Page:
A headline story of The Bhutanese published over a week ago read, ‘RTI Bill to die an early death in the National Council.’ Amongst others, it reported that while the bill was supported by some members, it drew criticism from me and one of my colleagues. This upset some readers who expressed their disappointment in the online discussion forums. I was even more upset because we never criticized the draft bill. Whoever his source was, the reporter Minjur Dorji did not cross-check with us, and hence, published wrong information. He denied our right to (give) information on a subject we were associated with.
I have been privileged to introduce the issue of Right to Information (RTI) Act in Parliament by moving a motion in the fifth session of National Council (NC). The NC supported the motion and passed a resolution asking the Royal Government to recognize the RTI Act as a priority law and consider tabling it in Parliament. As a follow-up action on this resolution, I submitted to the Hon’ble Minister of Information and Communications (MoIC) in the sixth session an oral question asking him whether the Royal Government will table an RTI Bill in Parliament.
The Hon’ble Minister stated: the RTI Bill, which was drafted a few years earlier, was undergoing a second drafting process. Some changes and improvements have been made in view of the fact that new media have come in and that there are issues of internet and cyber security. He shared that he would not be able to say when the bill could be tabled in Parliament but that the government is discussing to make this possible during its tenure. He also said that ‘RTI is not low priority. If possible, it has to be given higher priority.’
I refer to the resolution and the question hour of the NC for two reasons. First, I am convinced that RTI, guaranteed by the Constitution will promote transparency and accountability of public officials and therefore, my interest in advocating for it. Second, let alone ignore the importance of RTI, the government is actually working on it. We need to acknowledge that!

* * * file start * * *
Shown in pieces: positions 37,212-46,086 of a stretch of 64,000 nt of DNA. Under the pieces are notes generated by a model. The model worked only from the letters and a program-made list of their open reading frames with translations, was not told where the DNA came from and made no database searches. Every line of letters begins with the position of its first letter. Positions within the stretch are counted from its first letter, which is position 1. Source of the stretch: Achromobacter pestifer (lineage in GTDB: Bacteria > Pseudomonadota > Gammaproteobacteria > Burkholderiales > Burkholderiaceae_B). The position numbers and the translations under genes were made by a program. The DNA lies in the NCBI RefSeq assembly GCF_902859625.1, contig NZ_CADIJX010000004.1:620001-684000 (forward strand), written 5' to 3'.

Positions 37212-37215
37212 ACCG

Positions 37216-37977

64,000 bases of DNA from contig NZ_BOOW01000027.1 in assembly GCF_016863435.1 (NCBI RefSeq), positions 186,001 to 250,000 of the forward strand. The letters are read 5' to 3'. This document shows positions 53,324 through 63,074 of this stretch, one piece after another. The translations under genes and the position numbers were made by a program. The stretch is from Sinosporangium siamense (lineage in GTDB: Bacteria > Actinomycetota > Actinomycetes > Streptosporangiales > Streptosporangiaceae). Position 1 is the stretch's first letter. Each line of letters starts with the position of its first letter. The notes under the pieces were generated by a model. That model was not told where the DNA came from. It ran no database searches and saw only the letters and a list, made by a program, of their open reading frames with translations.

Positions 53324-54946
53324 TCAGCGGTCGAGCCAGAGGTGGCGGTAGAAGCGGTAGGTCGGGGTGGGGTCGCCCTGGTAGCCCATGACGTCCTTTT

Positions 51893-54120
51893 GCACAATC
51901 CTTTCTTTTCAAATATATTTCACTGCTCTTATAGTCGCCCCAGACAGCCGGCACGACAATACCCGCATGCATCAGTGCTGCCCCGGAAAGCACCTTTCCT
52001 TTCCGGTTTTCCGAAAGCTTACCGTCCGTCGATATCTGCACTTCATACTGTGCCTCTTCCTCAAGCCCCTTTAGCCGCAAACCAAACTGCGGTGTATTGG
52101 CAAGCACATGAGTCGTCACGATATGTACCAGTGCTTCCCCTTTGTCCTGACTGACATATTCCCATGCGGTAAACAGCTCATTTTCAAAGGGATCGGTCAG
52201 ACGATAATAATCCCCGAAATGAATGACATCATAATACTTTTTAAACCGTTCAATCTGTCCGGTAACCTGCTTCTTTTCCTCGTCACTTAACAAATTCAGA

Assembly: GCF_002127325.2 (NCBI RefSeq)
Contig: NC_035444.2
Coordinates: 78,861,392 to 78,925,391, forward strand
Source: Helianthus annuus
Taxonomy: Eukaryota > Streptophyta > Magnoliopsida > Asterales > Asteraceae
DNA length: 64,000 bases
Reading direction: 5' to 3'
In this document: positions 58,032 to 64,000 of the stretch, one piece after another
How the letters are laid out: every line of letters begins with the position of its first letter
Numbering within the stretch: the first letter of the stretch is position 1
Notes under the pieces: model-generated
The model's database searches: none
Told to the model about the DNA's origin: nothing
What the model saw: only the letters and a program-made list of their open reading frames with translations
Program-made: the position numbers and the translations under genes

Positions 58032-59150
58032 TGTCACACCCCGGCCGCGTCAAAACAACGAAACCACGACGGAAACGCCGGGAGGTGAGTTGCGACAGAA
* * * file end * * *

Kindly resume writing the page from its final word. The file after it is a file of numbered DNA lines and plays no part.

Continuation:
An important bill like RTI that will have far reaching consequences on our society must receive the wisdom and input of all stakeholders. Many important bills have taken years before they were tabled in Parliament. For example, the Civil and Criminal Procedure Code, the Penal Code and Contract Bill have taken more than seven years. I find that the government is engaging stake holders and experts to make the RTI Bill even more inclusive. A two-day RTI awareness and sensitization seminar just concluded this week. As a parliamentarian, I will continue to advocate for an RTI Act. However, I would like to believe that the government is in the best position with its resources and expertise to finalize the RTI draft and present it to Parliament.
In relation to the draft RTI Bill circulated to members of the NC, I have recommended that we enquire from the Hon’ble MoIC minister whether the government will table the bill in Parliament. Since he had stated in the Question Hour that it is not a low priority bill, the NC had the responsibility to make this enquiry. Accordingly, an enquiry had been made. I also suggested that the member sponsoring the RTI bill be given an opportunity to present it to the plenary session of NC. Before the bill was presented, I had to take leave of absence from the Hon’ble Chairperson owing to another commitment. Without attending the presentation, I was not in a position either to patronize or criticize the draft Bill. I have confirmed from my colleagues that none of them has told Minjur Dorji, the reporter what he reported about me and my colleague. The Bhutanese, however, maintains otherwise. I respect my colleagues and have confidence in them.
Therefore, the reporter’s questionable source of information and his failure to cross-check it with us resulted in The Bhutanese upsetting some of its readers by wrongfully attributing an action we were not responsible for. As far as RTI is concerned, it is an idea that I will continue to support
Editors Note: Please note that the reporter did try to contact you but your phone was not reachable. The story says ‘criticized the bill’ not ‘opposed RTI’. The source of the information is an NC MP who interpreted your initial feedback as criticism of the private members draft RTI Bill. Also the government has ‘been working’ on a draft since 2008.